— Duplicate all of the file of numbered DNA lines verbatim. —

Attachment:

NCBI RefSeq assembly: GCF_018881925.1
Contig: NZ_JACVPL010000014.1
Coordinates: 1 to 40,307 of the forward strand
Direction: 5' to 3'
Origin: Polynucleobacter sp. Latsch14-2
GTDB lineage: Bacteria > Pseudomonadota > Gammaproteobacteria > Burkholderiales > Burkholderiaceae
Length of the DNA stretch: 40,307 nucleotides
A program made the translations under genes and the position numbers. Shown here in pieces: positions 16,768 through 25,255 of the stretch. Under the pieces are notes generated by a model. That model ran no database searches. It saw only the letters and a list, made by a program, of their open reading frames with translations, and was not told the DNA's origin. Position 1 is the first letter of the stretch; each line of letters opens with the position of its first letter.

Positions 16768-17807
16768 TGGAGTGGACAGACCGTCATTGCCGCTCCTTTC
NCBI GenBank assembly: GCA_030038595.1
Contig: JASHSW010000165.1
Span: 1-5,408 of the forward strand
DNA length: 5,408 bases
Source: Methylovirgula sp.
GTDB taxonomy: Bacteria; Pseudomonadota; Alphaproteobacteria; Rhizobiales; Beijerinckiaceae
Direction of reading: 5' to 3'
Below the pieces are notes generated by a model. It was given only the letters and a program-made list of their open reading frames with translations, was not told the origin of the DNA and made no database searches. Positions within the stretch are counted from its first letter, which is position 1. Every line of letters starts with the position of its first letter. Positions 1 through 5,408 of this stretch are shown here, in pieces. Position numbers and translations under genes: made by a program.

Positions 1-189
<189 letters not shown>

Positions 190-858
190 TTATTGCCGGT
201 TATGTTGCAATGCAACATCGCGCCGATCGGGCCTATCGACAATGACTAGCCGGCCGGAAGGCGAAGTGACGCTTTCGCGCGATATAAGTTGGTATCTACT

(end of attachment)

NCBI RefSeq assembly: GCF_018881925.1
Contig: NZ_JACVPL010000014.1
Coordinates: 1 to 40,307 of the forward strand
Direction: 5' to 3'
Origin: Polynucleobacter sp. Latsch14-2
GTDB lineage: Bacteria > Pseudomonadota > Gammaproteobacteria > Burkholderiales > Burkholderiaceae
Length of the DNA stretch: 40,307 nucleotides
A program made the translations under genes and the position numbers. Shown here in pieces: positions 16,768 through 25,255 of the stretch. Under the pieces are notes generated by a model. That model ran no database searches. It saw only the letters and a list, made by a program, of their open reading frames with translations, and was not told the DNA's origin. Position 1 is the first letter of the stretch; each line of letters opens with the position of its first letter.

Positions 16768-17807
16768 TGGAGTGGACAGACCGTCATTGCCGCTCCTTTC
NCBI GenBank assembly: GCA_030038595.1
Contig: JASHSW010000165.1
Span: 1-5,408 of the forward strand
DNA length: 5,408 bases
Source: Methylovirgula sp.
GTDB taxonomy: Bacteria; Pseudomonadota; Alphaproteobacteria; Rhizobiales; Beijerinckiaceae
Direction of reading: 5' to 3'
Below the pieces are notes generated by a model. It was given only the letters and a program-made list of their open reading frames with translations, was not told the origin of the DNA and made no database searches. Positions within the stretch are counted from its first letter, which is position 1. Every line of letters starts with the position of its first letter. Positions 1 through 5,408 of this stretch are shown here, in pieces. Position numbers and translations under genes: made by a program.

Positions 1-189
<189 letters not shown>

Positions 190-858
190 TTATTGCCGGT
201 TATGTTGCAATGCAACATCGCGCCGATCGGGCCTATCGACAATGACTAGCCGGCCGGAAGGCGAAGTGACGCTTTCGCGCGATATAAGTTGGTATCTACT